We’ve made some tips & tricks for music production that would be helpful for beginners.
Let’s check it out!
1. How To Stereo Width
Imagine you have 50% of your track done, and when you open your stereo analyzer, you notice that it is not balanced, and the correlation is jumping from one side to the other.
The thing that can cause stereo correlation issues is low-end, especially sub-bass and kick. Sub Bass has the most significant impact, and weight so be careful when creating low-end focused sounds, especially those you randomly generate. Those can cause phasing stereo issues.
To avoid that, use the free stereo imager like iZotope Imager 2 to see the possible phasing issues and reduce the stereo width on your lowest frequencies. Also, the second problem would be the Balance stereo issues. This happens when your bass/sub-bass plays more on the left or right side or simply rotating from left to right. To fix both problems, 150hz Side Low-Cut would be a sweet spot to remove stereo information from the low end. If the issue still persists, set the edgier low-end slope to 72dB/oct.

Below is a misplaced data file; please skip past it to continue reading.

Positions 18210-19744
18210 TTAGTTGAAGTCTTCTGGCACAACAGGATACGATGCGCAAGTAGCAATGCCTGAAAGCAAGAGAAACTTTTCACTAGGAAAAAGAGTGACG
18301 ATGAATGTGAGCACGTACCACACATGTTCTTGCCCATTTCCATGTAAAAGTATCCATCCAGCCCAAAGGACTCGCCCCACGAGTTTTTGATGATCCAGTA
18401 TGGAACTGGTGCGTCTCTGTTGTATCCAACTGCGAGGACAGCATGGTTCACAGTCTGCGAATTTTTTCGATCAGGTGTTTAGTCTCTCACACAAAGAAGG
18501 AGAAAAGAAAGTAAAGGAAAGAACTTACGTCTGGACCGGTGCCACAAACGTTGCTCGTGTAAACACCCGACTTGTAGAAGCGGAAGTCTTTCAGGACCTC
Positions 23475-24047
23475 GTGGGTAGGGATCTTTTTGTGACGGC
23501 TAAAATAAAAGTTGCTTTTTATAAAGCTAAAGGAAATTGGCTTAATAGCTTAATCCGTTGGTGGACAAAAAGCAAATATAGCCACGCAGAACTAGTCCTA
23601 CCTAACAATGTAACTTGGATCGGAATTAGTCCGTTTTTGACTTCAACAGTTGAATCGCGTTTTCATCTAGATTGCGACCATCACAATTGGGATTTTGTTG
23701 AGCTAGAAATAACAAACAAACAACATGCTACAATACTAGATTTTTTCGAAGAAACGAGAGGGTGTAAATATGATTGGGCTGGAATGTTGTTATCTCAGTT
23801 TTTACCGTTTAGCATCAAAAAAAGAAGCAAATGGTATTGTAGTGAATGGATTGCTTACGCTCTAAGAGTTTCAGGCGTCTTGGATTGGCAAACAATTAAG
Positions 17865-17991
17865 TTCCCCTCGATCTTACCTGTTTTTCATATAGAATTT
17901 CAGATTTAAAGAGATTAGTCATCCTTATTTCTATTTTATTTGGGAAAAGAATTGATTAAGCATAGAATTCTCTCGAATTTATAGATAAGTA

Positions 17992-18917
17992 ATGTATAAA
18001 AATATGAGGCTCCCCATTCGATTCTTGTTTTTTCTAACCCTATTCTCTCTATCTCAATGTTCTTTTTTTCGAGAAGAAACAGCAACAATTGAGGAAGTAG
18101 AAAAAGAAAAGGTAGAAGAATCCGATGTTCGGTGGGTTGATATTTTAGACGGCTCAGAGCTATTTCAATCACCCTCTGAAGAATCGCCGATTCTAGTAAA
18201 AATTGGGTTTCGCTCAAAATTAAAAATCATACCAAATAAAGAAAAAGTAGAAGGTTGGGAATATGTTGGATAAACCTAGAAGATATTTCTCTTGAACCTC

The best advice for you would be – work with the best sounds from the beginning that don’t cause any issues of this kind. Ultimately, you can avoid fixing the problem then. Even though it can be tempting to use sounds that make a great first impression on you, those are just the sounds that can sound great at first glance, but that’s the fake impression. Don’t make it too wide if you can not afford it.
Tip: Using an analyzer from the get-go would help you avoid this common issue. Put it to your master bus, so you don’t need to put it in every single channel. Then, solo your track, and you will hear the audio signal of a specific instrument.
Stereo Width Cheat Sheet
- Keep sub-bass mono at all costs; this is the easiest tweak you can do right now and avoid serious stereo correlation issues.